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  6. Forbin

    Forbin Senior Member

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    @Andrew, @nandixon, this, too, is kind of redundant now, as your posts say much the same thing.

    For research purposes, you probably wouldn't want subjects with co-existing diseases with symptoms similar to ME because it would no doubt confound the results.

    But for clinical diagnosis, as far as we know, ME does not immunize you against other diseases*. So, people with ME are just as likely to have co-existing diseases at the same rate as the general population.

    In addition, since we are confident that ME is a real biological process, that process might actually make it more likely that you would get some other disease, like, say, lymphoma or even depression triggered by the adversity of ME.

    If you showed signs of having another condition but you also fulfilled the SEID requirements, you might not make a good research subject, but I'd think you'd want your doctor to consider the possibility that you had both.

    [*Some ME patients do report that they all but cease to get the "flu" after onset.]
     
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  7. Nielk

    Nielk

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    The problem , as mentioned elsewhere, is that right now, due to the fact that the 2 day CPET test is too hard for most people to take, PEM remains a subjective symptom.

    Many believe that GPs will not be able to satisfactorily recognise true PEM in their patients. It s true that people suffering from depression alone should not feel worse when standing, people with clinical depression have a feeling of heaviness when standing. It would be hard to distinguish.
     
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  8. Bob

    Bob

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    However, the CCC allows for comorbid depression and some other psychiatric disorders and even comorbid somatization:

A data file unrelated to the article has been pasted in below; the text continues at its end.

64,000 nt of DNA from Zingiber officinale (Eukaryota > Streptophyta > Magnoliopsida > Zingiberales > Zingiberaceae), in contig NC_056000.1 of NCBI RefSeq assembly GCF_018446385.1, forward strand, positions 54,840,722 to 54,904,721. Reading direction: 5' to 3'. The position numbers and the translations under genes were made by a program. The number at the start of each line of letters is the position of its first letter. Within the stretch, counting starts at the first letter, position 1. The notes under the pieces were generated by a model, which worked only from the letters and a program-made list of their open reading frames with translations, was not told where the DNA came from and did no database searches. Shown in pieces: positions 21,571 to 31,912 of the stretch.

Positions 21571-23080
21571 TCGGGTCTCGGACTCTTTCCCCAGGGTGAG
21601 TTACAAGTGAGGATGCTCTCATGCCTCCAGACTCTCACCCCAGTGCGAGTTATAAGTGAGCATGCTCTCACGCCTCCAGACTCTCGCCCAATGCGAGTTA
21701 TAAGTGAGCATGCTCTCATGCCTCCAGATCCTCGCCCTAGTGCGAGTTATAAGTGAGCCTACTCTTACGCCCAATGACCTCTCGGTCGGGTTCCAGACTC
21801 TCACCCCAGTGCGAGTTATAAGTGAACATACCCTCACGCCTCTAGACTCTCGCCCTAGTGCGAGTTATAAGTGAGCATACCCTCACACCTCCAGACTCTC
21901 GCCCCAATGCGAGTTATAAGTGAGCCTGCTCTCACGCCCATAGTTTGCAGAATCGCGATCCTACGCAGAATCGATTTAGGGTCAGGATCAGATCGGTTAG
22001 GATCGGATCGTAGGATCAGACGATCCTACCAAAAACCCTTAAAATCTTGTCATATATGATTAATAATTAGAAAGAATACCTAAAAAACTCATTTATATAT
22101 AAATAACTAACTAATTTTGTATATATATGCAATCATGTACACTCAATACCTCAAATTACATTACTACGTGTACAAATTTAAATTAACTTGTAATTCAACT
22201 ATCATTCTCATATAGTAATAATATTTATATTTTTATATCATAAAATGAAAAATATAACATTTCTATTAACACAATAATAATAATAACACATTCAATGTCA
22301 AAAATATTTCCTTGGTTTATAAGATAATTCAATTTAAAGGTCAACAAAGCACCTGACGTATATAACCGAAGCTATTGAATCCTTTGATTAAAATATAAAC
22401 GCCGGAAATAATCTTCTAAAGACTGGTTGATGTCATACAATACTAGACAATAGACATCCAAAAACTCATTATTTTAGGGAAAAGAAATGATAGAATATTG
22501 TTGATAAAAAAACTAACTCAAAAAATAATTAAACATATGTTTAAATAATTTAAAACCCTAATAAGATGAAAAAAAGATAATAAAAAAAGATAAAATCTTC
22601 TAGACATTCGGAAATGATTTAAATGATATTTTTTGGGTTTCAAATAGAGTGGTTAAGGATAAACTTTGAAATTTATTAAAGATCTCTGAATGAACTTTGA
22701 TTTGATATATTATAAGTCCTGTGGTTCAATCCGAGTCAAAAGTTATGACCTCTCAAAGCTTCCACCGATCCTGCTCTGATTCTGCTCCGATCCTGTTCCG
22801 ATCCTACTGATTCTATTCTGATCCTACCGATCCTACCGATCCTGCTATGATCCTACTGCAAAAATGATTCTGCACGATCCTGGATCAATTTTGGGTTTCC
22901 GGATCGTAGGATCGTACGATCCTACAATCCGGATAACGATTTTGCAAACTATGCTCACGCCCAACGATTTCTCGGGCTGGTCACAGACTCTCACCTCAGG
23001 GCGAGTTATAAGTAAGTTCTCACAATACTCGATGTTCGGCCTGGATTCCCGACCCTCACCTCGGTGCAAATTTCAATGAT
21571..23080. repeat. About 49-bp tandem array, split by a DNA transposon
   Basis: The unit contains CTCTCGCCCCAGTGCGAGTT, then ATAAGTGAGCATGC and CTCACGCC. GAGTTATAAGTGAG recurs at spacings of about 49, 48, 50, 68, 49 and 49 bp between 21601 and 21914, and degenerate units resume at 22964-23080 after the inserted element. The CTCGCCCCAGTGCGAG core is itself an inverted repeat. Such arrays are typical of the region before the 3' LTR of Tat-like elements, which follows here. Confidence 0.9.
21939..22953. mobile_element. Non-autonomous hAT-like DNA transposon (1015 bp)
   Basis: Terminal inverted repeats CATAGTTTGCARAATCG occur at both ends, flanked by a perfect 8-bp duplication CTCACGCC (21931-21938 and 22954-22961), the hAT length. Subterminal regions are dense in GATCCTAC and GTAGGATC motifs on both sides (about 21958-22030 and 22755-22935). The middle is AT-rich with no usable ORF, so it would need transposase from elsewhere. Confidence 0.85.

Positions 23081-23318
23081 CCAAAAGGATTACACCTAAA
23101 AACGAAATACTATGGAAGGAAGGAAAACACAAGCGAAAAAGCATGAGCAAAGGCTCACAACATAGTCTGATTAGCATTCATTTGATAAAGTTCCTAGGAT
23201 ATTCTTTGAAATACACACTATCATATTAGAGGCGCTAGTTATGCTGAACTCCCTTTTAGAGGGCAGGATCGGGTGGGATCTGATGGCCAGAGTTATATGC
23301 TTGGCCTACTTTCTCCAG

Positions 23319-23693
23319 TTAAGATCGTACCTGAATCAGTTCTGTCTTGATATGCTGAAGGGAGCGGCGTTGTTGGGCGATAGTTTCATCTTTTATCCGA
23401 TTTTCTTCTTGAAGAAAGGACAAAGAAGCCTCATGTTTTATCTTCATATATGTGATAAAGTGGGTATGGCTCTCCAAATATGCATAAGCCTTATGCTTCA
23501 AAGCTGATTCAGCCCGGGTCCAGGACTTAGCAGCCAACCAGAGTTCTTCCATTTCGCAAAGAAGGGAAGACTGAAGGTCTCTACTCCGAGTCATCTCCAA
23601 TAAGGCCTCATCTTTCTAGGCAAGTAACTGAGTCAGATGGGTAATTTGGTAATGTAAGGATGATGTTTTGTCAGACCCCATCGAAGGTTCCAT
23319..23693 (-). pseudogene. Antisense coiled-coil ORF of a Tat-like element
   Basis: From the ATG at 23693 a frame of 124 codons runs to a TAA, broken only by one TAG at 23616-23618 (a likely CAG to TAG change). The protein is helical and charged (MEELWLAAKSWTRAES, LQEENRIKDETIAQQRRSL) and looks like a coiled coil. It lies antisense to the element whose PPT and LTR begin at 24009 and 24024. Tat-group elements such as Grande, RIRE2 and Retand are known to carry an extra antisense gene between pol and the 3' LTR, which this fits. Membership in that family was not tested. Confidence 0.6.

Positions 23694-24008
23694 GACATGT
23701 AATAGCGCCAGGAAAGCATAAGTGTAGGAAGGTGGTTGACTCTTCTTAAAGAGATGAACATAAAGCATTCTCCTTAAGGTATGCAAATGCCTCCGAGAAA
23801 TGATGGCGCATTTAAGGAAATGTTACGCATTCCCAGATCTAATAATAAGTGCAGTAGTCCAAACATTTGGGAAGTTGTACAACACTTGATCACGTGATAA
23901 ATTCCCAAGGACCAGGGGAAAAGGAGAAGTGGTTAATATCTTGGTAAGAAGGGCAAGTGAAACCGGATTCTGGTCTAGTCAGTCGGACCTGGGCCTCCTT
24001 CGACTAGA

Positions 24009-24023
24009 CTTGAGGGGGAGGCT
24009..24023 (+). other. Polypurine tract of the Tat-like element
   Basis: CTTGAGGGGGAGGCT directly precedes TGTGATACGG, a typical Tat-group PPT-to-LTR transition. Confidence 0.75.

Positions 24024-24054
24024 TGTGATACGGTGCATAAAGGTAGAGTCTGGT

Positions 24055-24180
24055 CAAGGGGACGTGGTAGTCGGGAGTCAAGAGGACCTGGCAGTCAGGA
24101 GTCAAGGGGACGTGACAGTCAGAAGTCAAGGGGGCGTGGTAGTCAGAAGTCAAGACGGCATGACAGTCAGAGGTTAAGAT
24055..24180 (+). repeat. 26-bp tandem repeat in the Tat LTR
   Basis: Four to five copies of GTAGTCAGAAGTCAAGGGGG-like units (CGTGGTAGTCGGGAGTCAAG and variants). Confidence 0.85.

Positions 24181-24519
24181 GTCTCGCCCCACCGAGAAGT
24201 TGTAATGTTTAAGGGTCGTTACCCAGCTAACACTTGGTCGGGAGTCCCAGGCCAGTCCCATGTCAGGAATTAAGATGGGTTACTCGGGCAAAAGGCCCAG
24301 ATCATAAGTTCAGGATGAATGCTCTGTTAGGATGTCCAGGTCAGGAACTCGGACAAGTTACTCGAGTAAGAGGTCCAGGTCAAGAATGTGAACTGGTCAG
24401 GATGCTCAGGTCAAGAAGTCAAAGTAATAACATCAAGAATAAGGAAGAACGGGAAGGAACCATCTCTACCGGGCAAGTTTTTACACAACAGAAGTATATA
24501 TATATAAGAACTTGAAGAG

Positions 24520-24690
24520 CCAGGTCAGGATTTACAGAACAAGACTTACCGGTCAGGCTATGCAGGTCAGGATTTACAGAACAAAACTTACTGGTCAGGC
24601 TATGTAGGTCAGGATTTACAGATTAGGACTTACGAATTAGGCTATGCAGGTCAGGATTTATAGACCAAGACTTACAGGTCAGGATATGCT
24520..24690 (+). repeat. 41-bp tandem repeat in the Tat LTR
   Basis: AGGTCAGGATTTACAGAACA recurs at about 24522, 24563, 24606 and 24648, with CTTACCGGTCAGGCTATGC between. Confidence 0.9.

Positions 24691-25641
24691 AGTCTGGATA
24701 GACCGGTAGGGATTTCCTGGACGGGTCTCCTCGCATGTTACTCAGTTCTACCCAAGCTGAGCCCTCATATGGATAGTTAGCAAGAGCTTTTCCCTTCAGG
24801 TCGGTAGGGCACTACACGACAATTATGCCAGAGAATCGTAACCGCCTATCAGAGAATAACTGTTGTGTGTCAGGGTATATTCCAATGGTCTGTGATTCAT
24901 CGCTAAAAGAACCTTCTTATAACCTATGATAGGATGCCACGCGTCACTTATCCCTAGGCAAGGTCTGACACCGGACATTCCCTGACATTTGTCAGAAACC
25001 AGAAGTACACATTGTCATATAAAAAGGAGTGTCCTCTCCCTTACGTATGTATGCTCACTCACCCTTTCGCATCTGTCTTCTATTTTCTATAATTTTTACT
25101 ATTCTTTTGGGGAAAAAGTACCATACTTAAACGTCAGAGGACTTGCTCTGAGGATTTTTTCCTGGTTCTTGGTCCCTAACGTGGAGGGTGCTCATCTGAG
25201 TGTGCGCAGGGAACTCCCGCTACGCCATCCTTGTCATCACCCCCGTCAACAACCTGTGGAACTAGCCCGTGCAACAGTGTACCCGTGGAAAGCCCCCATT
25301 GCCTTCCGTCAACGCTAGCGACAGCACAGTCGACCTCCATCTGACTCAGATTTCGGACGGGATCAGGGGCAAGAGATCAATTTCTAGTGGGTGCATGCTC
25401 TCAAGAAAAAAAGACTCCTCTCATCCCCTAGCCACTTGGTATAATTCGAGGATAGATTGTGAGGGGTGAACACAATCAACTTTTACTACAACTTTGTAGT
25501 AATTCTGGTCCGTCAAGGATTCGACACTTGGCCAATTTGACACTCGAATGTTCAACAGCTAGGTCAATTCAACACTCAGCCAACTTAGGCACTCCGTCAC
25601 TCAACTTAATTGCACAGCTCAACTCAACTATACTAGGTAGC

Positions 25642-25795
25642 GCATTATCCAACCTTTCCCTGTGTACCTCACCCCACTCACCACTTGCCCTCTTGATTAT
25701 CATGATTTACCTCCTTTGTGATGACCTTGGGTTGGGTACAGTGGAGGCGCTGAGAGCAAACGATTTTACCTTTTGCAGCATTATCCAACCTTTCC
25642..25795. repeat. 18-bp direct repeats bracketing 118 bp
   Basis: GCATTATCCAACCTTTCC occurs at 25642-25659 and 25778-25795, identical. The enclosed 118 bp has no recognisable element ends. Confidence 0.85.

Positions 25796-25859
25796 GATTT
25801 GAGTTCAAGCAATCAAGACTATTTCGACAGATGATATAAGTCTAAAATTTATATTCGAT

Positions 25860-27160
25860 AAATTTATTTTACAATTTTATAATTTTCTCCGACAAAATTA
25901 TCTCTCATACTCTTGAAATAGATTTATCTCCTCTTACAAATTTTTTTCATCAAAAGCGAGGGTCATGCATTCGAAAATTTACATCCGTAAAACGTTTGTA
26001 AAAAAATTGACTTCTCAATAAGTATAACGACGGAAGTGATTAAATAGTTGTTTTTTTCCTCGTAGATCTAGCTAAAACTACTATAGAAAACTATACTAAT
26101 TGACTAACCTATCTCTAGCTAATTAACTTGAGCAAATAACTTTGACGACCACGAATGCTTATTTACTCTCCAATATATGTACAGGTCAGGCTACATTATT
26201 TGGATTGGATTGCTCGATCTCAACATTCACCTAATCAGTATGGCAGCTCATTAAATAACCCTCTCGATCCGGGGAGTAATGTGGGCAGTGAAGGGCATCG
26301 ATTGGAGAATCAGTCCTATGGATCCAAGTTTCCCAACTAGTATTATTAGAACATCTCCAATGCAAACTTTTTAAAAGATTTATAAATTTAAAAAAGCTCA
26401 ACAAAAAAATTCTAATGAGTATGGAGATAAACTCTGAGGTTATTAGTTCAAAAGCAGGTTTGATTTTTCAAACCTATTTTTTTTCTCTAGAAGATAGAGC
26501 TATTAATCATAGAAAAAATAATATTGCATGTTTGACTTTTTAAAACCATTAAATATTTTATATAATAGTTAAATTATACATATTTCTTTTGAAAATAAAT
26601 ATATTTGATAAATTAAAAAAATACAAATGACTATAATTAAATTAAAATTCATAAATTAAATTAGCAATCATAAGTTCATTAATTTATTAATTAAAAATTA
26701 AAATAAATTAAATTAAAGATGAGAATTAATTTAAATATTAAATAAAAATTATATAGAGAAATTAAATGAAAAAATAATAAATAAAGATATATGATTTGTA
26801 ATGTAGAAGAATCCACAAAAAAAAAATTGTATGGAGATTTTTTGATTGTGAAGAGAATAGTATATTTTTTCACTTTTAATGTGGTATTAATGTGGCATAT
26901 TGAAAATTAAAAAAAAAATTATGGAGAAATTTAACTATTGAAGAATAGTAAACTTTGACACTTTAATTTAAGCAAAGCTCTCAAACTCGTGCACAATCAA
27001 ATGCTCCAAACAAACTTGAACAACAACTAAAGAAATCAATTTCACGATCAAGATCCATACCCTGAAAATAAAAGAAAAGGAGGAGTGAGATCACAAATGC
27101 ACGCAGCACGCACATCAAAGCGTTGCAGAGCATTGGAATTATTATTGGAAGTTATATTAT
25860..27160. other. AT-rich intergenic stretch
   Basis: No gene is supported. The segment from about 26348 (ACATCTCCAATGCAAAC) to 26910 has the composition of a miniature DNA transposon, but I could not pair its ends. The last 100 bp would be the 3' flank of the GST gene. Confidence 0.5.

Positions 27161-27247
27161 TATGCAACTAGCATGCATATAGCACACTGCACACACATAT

"Nonpsychotic depression (major depression and dysthymia), anxiety disorders and somatization disorders are not diagnostically exclusionary, but may cause significant symptom overlap."

    "Co-Morbid Entities: Fibromyalgia Syndrome (FMS), Myofascial Pain Syndrome (MPS), TemporomandibularJoint Syndrome (TMJ), Irritable Bowel Syndrome (IBS), Interstitial Cystitis, Irritable Bladder Syndrome, Raynaud’s Phenomenon, Prolapsed Mitral Valve, Depression, Migraine, Allergies, Multiple Chemical Sensitivities MCS), Hashimoto’s thyroiditis, Sicca Syndrome, etc. Such co-morbid entities may occur in the setting of ME/CFS. Others such as IBS may precede the development of ME/CFS by many years, but then become associated with it. The same holds true for migraines and depression. Their association is thus looser than between the symptoms within the syndrome. ME/CFS and FMS often closely connect and should be considered to be “overlap syndromes.”"
     
    Last edited: Feb 19, 2015
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  9. Bob

    Bob

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    So do you have a diagnostic criterion in mind that can be objectively measured?
     
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  10. Nielk

    Nielk

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    I wish. :confused: That would solve all our problems.
     
  11. Bob

    Bob

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    I thought you might be thinking of e.g. brain scans. Unless I've misinterpreted you, you were dismissing PEM as a criterion because it is subjective? Do you have an alternative criterion in mind?
     
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  12. snowathlete

    snowathlete